A white light emitted from the halogen lamp 21 is cut its heat ray (infrared component of light) at the heat insulating filter 22 and decomposed in an each color of B, G, and R at the color decomposing filter 23. The light dispersing cylinder 24 is to improve the efficiency in use of light and reduce the unevenness in light quantity. Besides, it is desirable to provide a color correction filter and/or ND filter in a light source unit.
The optical fiber array 26 consists a large number of optical fibers; the optical fibers are bundled at one end 26 a, and the end 26 a faces the dispersing cylinder 24. The optical fibers are aligned at the other end 26 b in the main scanning direction indicated by arrow X, so that light is emergent from the optical fiber array 26 linearly. The slit plate 27 has mirror surfaces 27 a so as to guide the light emergent from the optical fiber array 26 to the light shutter module 30 efficiently. Further, a heater (not shown) which keeps the temperature of light shutter tips constant is provided to the slit plate 27; it controls the temperature of light shutter tips in accordance with a detection result of a thermometer (not shown) provided to the module 30.
The light shutter module 30 is provided an array of PLZT light shutter tips, each of which has shutter elements, on a slit of a ceramic substrate or on a glass substrate; and, driver ICs lined beside the array of PLZT light shutter tips. Each light shutter tip includes a plurality of light shutter elements being arranged in the longitudinal direction of the light shutter module 30. These light shutter elements will form pixels at a time of image formation. The light shutter elements are driven by the driver ICs based on a image data. Also, a polarizer 33 and an analyzer 34 are provided before and after the module 30 respectively. PLZT, as it is well-known, is a ceramic which has an electrooptic effect at a large Kerr constant and is light-transmitting. The polarization plane of the light linearly-polarized by the polarizer 33 rotates, which is caused by a turning-on and -off of an electric field generated by supplies of voltage to the light shutter element; consequently, the light emergent from the analyzer 34 is turned on and off. The light emergent from the analyzer 34 is transmitted through the imaging lens array 35 and the dust-protective glass 36, and is focused on the photographic paper 4 to form an elecrtostatic latent image.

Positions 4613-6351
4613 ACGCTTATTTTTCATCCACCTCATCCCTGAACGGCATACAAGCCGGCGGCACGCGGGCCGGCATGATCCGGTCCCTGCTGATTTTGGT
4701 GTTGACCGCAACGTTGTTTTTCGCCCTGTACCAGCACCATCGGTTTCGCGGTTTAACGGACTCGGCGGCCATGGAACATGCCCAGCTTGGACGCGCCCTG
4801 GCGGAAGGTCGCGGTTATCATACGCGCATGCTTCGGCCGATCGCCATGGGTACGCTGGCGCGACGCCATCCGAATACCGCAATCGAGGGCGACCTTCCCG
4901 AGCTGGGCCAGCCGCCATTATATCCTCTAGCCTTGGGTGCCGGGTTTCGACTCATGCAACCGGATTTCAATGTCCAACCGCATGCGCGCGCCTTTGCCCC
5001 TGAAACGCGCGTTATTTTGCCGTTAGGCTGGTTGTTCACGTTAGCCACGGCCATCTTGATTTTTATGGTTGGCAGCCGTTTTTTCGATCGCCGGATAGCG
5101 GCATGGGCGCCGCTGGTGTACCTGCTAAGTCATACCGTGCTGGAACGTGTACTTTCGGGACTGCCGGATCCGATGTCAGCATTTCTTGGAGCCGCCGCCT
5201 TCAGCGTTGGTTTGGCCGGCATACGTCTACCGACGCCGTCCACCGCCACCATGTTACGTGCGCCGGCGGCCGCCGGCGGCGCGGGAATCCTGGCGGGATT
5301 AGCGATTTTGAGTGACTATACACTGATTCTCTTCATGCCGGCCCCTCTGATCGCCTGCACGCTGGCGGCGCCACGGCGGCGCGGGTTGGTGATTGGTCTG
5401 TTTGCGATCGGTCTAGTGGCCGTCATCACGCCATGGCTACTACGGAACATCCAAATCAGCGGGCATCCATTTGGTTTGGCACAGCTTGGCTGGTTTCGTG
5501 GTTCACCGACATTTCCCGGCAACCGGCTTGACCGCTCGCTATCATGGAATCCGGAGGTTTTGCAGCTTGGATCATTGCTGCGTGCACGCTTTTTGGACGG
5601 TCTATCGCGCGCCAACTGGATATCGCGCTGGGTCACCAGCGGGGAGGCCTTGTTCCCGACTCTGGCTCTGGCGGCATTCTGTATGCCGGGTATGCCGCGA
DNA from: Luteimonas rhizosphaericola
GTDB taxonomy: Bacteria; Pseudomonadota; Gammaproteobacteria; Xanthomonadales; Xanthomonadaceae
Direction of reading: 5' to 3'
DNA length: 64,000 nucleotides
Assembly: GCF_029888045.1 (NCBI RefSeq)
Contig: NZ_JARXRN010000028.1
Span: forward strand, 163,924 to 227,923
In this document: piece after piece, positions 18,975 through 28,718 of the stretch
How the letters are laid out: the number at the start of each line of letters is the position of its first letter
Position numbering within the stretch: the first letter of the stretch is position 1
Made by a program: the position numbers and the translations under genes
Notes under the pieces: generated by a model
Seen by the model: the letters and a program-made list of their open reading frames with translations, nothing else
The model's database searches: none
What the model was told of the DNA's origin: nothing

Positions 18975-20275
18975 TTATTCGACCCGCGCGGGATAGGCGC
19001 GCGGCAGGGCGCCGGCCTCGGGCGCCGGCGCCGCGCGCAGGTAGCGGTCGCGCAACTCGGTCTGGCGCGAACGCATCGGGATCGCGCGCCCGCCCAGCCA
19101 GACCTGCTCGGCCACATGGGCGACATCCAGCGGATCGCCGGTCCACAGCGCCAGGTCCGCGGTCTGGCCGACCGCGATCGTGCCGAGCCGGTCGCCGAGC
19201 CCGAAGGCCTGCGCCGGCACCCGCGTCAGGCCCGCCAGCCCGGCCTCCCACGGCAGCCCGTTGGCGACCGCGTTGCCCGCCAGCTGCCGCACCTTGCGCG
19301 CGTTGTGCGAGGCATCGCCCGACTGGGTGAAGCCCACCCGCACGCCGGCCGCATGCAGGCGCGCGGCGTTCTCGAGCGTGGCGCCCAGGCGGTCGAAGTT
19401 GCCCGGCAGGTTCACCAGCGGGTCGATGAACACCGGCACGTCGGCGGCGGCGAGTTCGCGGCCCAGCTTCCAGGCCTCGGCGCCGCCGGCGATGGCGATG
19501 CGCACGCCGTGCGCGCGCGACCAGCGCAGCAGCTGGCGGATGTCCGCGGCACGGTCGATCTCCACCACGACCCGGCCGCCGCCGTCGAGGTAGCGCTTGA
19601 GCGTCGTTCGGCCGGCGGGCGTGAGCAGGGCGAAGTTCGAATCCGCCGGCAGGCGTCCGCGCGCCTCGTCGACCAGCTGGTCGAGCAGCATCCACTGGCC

Since the above-mentioned construction of the light shutter module has been described in detail in the U.S. Pat. No. 4,887,104, further explanation is omitted in this specification as referring to the disclosure of the U.S. Pat. No. 4,887,104.
The lights emergent from the optical write heads 20B, 20G, and 20R enter into a prism (dichroic prism or half-mirror prism) which functions as an optical path changing member 29 to be changed their direction toward the center of the guide roller 10, and are focused linearly on the photographic paper 4.
In the color printer according to the present embodiment, although a dichroic prism is preferable to be used as the optical path changing member 29, a half-mirror prism is also suitable. When using a half-mirror prism, light signals emergent from each optical write head 20B, 20G, and 20R needs to be blue, green, and red respectively. That is, the light color used for each optical write head 20B, 20G, and 20R must be blue coupling, green coupling, and red coupling respectively; alternatively, it is necessary to provide a blue filter, a green filter, and a red filter downstream of each light color.